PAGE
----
One of the most important behind-the-scenes jobs on a movie or television set is that of a film grip. Film grips are considered technical experts, and are in charge of maintaining and operating technical equipment such as dolly tracks, electrical equipment, and construction items such as scaffolds and forklifts. A Hollywood film may have several grips supervised by a key grip while an independent film may have one or two grips. Salaries for film grips are based on their specific title and role on a film or television project, union versus nonunion status and the budget of the production.
At the time of publication, the average salary for a film grip was $30,000, according to Simplyhired.com. This figure takes into account the national average. New York City and Los Angeles are the two major cities for film and television work. Outside of these cities, this work is not as prevalent. Salaryexpert.com lists the salaries for film grips in states such as Arizona, Colorado and Florida at $28,793, $28,882 and $26,812 respectively.
Best Boy Grips
The chief assistant of a key grip is the best boy grip whose job includes supervising the other grips and delegating assignments under the orders of the key grip. Best boy grips may also order supplies and equipment. Average annual salaries for best boy grips are between $50,000 and $75,000. This salary is reflective of the $25 to $28 per hour salary range for best boy grips listed in a 2000 "Chicago Tribune" article.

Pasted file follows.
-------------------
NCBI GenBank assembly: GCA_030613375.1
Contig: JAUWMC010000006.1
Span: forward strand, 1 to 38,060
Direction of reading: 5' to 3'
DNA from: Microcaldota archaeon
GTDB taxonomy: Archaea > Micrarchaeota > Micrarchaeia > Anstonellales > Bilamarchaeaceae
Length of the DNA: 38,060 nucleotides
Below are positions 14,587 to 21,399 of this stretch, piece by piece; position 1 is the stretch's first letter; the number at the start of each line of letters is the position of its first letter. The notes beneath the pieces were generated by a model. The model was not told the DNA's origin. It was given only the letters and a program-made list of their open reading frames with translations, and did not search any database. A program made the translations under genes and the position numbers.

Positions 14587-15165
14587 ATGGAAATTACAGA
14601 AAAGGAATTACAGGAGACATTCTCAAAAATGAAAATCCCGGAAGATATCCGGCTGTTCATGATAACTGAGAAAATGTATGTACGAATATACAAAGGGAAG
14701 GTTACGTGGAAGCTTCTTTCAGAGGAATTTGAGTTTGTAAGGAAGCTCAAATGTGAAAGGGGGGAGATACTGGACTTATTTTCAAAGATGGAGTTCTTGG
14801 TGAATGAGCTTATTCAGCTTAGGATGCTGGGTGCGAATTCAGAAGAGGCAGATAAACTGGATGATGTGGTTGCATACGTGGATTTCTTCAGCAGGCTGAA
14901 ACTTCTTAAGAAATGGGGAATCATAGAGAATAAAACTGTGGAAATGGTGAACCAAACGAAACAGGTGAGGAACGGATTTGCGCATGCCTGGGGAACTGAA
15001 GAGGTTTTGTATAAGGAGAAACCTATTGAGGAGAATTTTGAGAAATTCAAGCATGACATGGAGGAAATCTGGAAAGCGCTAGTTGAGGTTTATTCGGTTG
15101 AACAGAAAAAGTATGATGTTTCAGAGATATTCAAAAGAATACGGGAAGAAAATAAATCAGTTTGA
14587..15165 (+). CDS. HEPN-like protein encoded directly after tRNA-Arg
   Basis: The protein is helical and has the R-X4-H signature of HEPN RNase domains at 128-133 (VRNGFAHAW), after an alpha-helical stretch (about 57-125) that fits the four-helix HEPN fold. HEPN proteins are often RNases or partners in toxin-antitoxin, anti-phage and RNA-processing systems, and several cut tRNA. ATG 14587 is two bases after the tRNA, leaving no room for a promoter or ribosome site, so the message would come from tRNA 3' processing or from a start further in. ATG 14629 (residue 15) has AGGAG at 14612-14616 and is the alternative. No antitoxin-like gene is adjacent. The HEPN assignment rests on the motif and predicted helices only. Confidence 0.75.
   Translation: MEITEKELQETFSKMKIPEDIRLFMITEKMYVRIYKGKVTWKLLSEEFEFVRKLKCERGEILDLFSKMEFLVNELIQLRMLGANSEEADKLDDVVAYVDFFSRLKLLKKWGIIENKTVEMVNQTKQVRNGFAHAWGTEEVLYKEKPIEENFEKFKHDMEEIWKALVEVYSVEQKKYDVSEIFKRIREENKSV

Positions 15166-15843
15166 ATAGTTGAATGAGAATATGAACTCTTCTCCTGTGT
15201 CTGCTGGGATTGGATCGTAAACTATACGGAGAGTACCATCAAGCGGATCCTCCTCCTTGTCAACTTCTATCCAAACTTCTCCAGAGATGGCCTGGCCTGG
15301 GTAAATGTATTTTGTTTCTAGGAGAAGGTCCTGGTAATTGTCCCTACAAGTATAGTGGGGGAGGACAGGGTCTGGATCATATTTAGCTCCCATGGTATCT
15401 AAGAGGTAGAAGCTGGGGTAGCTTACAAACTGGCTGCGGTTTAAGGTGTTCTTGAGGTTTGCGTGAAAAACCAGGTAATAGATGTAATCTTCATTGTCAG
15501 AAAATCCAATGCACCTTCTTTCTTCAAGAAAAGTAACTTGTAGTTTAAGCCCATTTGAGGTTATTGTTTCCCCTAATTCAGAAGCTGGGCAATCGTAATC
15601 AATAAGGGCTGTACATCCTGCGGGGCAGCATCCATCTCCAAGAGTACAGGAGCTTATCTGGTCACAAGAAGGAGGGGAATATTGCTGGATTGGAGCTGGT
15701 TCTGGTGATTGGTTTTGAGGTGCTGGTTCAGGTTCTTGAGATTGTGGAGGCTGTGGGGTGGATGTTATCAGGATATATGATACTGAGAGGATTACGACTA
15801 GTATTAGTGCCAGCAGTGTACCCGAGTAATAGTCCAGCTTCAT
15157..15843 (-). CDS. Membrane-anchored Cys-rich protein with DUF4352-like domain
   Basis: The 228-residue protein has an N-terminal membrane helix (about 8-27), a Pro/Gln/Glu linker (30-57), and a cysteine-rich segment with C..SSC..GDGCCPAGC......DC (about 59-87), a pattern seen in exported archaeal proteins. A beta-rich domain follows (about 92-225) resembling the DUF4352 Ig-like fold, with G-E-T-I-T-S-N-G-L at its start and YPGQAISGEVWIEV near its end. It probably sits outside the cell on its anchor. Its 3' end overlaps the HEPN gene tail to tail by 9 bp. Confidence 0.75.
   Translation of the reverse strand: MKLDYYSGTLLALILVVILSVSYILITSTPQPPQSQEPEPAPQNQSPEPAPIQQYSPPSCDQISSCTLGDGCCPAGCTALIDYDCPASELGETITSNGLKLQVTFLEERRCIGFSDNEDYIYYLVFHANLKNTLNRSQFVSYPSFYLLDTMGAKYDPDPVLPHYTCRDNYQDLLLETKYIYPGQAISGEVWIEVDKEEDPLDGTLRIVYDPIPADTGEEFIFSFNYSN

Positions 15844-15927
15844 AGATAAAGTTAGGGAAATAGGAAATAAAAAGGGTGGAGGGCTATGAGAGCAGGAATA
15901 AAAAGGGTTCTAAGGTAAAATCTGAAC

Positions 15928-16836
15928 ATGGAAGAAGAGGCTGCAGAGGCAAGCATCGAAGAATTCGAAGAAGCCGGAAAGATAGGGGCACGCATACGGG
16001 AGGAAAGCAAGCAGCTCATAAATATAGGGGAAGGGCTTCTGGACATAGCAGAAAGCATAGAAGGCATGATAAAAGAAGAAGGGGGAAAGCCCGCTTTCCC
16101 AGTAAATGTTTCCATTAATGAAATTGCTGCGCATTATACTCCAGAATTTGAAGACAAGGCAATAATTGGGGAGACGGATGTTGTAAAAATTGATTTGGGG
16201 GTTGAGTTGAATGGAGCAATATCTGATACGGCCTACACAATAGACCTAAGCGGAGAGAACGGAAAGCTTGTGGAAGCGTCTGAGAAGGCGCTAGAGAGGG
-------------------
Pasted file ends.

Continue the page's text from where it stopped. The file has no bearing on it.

On a film set, the "boss" is the key grip. The average yearly salary for a key grip is $60,000 to $100,000, according to a 2006 article for Forbes.com titled "Hollywood Hard Hats." A key grip could earn as much as $400 daily, says Saddleback.edu. Union wages for key grips on movies are $39.72 hourly through Local 80's grip rates. For television projects, the International Alliance of Theatrical Stage Employees sets the following rates for key grips at the time of publication: $38.56 per hour for television series or shows in their first or second year and $30.85 hourly for made-for-television movies.
On a film and television set, the dolly grip is responsible for setting up the dolly track, and then pushing and pulling the dolly track. Dolly tracks are used to give cinematographers the ability to capture images on the move. For instance, an actor running in a scene may be filmed using a dolly track. Salaries for dolly grips range from $200 to $300 per day, according to Saddleback University's "Film Production Guide."